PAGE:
Fewer things on your kitchen counter means cleaning the counter is a snap - just give it a quick wipe with a washcloth and you’re done. No straightening things out, cleaning in between or under things, putting things away.

Full Article

The pill that induces temporary autism

Need to finish that work project, and wish you had the mental intensity to do it? Just take a synapse-regulating inhibitor, induce temporary autism, and you'll want to ignore your friends and do nothing but number-crunching for days. Autism-inducers could become as popular as Provigil among the geek set by 2020. Last night, in fact, a group German researchers announced they'd perfected the method for inducing autism. (They can also cure it.)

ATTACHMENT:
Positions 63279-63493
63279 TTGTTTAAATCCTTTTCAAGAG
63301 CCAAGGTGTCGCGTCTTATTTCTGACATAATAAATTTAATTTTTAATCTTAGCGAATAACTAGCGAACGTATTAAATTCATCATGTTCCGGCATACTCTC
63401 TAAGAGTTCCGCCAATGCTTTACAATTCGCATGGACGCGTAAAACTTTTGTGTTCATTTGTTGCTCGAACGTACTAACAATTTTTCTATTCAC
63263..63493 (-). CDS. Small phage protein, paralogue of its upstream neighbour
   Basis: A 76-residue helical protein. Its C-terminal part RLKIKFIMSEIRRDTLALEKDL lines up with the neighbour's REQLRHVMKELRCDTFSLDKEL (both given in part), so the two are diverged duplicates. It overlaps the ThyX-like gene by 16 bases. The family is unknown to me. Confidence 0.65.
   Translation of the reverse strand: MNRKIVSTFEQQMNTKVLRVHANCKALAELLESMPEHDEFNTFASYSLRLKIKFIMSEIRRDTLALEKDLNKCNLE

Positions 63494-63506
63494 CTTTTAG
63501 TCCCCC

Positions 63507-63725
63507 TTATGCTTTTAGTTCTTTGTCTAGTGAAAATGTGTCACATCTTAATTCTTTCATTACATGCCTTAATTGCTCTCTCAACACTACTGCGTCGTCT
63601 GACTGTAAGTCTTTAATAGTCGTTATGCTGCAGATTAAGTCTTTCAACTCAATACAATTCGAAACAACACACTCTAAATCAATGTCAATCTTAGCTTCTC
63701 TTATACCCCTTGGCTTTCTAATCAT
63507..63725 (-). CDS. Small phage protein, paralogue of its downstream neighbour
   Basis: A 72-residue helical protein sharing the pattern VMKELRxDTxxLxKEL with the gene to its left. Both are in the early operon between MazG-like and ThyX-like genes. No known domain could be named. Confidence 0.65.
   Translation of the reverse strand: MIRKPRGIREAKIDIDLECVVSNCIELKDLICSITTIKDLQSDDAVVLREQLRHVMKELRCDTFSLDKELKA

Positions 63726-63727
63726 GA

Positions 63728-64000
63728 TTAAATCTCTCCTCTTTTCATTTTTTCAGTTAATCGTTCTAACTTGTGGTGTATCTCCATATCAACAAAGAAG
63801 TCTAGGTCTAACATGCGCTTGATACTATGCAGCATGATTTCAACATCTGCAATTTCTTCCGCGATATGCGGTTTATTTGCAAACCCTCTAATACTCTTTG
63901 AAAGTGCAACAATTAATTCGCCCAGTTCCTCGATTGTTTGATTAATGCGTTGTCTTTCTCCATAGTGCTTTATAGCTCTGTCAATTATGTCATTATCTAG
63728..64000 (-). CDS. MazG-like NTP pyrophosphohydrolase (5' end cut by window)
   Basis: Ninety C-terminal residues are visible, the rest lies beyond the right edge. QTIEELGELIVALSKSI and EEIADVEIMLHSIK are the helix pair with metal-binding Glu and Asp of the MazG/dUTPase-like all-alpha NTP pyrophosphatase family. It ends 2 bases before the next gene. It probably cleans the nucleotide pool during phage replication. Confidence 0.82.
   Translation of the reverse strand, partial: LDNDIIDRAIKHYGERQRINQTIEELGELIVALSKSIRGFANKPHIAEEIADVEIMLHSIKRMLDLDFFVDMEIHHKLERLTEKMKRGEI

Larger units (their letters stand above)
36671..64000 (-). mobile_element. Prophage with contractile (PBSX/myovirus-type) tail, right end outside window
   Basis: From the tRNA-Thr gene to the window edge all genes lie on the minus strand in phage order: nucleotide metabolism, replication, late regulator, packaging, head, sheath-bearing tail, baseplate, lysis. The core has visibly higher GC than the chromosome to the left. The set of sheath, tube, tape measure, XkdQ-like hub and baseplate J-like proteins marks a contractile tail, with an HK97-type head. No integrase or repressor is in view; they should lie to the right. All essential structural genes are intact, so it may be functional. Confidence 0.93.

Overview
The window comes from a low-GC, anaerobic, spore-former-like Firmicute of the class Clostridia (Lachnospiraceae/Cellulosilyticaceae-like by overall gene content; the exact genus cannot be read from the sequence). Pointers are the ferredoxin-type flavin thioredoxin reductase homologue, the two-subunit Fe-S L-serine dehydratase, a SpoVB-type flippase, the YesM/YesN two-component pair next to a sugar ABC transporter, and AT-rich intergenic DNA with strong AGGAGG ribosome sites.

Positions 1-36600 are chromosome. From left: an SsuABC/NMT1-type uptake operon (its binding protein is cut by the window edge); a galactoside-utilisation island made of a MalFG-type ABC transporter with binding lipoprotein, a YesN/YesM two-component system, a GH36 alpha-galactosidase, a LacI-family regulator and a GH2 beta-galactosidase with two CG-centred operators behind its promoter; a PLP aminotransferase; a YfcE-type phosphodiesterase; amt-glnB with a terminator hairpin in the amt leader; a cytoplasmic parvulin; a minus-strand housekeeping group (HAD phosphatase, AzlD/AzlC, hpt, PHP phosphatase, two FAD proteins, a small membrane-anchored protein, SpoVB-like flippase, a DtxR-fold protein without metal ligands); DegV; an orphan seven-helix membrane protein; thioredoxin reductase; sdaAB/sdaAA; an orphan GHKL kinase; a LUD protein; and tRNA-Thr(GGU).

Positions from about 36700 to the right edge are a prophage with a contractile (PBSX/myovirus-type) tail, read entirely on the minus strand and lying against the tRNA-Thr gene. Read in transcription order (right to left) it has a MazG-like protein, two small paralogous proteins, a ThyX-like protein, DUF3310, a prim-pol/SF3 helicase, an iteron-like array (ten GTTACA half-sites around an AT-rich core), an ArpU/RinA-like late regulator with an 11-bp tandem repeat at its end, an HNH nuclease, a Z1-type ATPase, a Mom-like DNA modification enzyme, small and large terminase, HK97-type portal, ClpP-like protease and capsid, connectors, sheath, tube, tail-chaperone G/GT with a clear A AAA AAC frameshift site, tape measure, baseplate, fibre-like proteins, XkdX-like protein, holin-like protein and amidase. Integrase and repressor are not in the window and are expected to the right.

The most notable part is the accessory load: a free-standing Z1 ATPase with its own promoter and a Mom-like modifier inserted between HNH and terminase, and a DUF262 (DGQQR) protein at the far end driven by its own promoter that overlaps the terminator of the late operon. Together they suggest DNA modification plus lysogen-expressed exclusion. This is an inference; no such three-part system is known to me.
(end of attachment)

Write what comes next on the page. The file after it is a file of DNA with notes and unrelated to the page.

Over the past year, researchers have demonstrated several times that they can turn mice autistic by messing with brain chemistry -- and then "cure" them using the same techniques. The discoveries could lead to a scenario similar to the one in Vernor Vinge's novel A Deepness in the Sky, where people are given a brain treatment called "focusing" that essentially turns them autistic and makes them obsessive, detail-oriented workers.

It might also lead to recreational autism, where people who want to take a break from having messy emotions about other people decide to unplug and enter a state where human relationships are no more important than inanimate objects.

In Norway P2P is official